Thursday brought the City of Boston a second legal victory this week in its long-running battle with Quincy over rebuilding Long Island Bridge, a piece of infrastructure many see as a key element in building an addiction recovery campus on the island and alleviating the local opioid epidemic.
Thursday’s ruling by Suffolk Superior Court Justice Rosemary Connolly involved a 2018 decision from state environmental authorities that Boston’s proposal to rebuild the span did not require the city to prepare an environmental impact report and that the proposal did not require further review under the Massachusetts Environmental Policy Act (MEPA). Quincy officials challenged that state certification, arguing that Boston misrepresented the environmental impact of the project.
Connolly, however, ruled that Quincy “has not pointed to evidence in the record showing that damage to the environment is about to occur as a result of the MEPA process.” In her order, she denied Quincy’s motions for summary judgment and judgment on the pleadings in the case, essentially ruling against its challenges to the 2018 environmental certification.
That comes just days after the state’s highest court ruled that state approval for Boston’s Long Island Bridge reconstruction plan trumps a rejection by the Quincy Conservation Commission, another win for Boston over its southern neighbor.
Boston Mayor Michelle Wu said Thursday that the court decisions this week “are the latest affirmation of Boston’s approach to exploring the potential of Long Island to connect our residents with substance use disorder services and housing supports.”
“We look forward to collaborating with regional partners to ensure that every person impacted by substance use has a path to a stable recovery and housing,” she said in a statement.
A spokesman for the Quincy’s mayor’s office said Thursday afternoon that officials in that city were still reviewing Connolly’s order but that “an appeal is likely.”
The Boston-owned Long Island once housed drug treatment programs and a homeless shelter, until the bridge connecting it to Quincy’s Moon Island was shut down in 2014 after being deemed structurally unsound; it was later demolished. Stanchions from the old bridge structure can still be seen protruding from the harbor’s surface. Boston’s proposal is to build a new span that would be dimensionally similar to the original bridge.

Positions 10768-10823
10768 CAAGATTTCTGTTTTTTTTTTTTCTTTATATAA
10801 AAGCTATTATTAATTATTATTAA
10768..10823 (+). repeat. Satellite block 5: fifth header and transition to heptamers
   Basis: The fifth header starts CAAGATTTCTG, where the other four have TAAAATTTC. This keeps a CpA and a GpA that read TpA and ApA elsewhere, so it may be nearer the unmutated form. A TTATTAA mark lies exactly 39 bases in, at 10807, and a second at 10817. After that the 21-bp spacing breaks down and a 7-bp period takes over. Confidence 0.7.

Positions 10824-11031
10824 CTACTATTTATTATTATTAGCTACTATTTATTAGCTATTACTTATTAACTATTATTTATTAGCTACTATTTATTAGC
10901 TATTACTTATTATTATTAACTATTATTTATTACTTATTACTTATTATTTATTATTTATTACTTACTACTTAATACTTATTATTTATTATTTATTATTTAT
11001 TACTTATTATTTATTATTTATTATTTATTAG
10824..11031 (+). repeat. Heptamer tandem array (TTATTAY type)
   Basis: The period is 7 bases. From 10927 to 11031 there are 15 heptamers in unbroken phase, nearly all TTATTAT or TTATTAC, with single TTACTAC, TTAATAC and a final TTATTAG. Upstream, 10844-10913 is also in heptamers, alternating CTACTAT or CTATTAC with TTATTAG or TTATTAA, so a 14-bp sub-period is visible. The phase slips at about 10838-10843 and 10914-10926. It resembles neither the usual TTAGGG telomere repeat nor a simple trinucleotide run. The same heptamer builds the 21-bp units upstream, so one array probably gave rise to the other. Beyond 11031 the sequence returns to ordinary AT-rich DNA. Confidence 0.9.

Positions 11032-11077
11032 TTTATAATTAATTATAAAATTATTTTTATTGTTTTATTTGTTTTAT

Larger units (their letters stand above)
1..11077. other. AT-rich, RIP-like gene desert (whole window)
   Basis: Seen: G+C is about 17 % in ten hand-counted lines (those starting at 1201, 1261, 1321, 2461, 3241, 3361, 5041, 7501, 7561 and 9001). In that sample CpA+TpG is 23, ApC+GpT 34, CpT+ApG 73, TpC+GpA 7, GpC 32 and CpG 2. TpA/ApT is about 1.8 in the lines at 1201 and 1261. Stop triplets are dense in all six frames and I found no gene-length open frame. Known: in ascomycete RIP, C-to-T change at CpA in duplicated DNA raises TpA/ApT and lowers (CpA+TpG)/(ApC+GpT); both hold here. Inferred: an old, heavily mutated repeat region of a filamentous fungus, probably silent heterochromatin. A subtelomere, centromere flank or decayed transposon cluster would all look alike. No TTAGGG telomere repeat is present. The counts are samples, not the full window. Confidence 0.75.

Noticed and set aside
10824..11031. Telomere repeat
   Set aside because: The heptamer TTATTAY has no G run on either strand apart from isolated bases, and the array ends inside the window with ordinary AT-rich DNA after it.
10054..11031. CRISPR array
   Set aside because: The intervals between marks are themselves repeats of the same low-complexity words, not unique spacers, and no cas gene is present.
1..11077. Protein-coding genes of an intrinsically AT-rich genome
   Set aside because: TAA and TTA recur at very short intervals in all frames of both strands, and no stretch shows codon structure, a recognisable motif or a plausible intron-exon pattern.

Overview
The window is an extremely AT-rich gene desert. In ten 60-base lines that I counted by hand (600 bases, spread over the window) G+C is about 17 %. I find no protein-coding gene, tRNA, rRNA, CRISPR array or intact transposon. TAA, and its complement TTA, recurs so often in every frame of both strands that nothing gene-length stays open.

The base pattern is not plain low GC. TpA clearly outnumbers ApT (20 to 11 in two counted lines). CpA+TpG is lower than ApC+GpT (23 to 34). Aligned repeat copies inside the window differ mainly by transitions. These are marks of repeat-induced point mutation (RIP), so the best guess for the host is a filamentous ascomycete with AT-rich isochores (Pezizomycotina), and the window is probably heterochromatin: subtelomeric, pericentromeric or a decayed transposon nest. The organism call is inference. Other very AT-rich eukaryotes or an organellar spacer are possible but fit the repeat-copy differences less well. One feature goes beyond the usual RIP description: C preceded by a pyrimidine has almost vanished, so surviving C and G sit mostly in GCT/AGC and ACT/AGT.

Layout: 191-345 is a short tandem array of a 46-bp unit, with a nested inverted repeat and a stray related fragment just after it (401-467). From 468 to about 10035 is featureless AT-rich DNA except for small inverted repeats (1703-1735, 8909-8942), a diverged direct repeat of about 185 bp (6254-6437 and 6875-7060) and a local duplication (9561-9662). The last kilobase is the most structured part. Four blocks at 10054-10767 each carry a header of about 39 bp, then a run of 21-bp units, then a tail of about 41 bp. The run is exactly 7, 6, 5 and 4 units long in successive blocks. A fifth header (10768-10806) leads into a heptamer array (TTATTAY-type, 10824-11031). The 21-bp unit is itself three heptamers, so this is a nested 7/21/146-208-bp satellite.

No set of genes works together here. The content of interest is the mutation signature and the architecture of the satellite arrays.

The closure, which forced Boston into a yearslong scramble to identify new housing and treatment programs for the people previously served there, is seen as a key driver for the worsening homelessness and addiction crisis in the area known as Mass. and Cass.
That part of Boston, near Massachusetts Avenue and Melnea Cass Boulevard, has become synonymous with the opioid crisis in the state, and conditions there have steadily deteriorated in the years since the bridge closed.
The decisions this week come eight years after the bridge was closed. Without access via the bridge through Quincy to the island, Boston closed the Long Island programs for the homeless and those with substance abuse disorders that were then operating there.
Boston’s efforts to rebuild the bridge, and open a recovery campus on the island, have met determined opposition from Quincy political leaders and residents, particularly in the Squantum neighborhood, where officials say they are concerned about traffic. Legal challenges from Quincy officials have stalled the rebuilding of the structure.
“Perhaps in other circumstances, building a bridge between two communities would be welcomed,” wrote Connolly in her order. “However, here instead of bridging a divide, the structure itself is the source of the divide.”
This spring, US Attorney Rachael Rollins launched a civil rights investigation into Quincy’s efforts to block the rebuilding of the bridge, saying the city’s stance may discriminate against people with addiction by preventing them from getting treatment at a recovery program Boston wants to reopen on the island.
In keeping with past statements, Wu earlier this week said the Long Island recovery campus is a longer-term solution for the city’s opioid and homelessness crises. She emphasized that her administration’s focus “right now is to maintain where we are with Mass. and Cass.”
In January, city crews cleared a large homeless encampment at Mass. and Cass, connecting scores of people who were living in the ramshackle shelters with housing and treatment programs. That same month, Wu took a boat ride to Long Island to explore the possibility of rebuilding a long-term recovery campus for people in mental health and substance abuse treatment.
To rebuild the bridge, Boston needs an array of permits, some of which it already has in hand. Quincy, which has fought Boston’s project in multiple venues, has already contacted the US Coast Guard, which needs to sign off on a necessary federal permit for the proposal, arguing that the bridge design is outdated.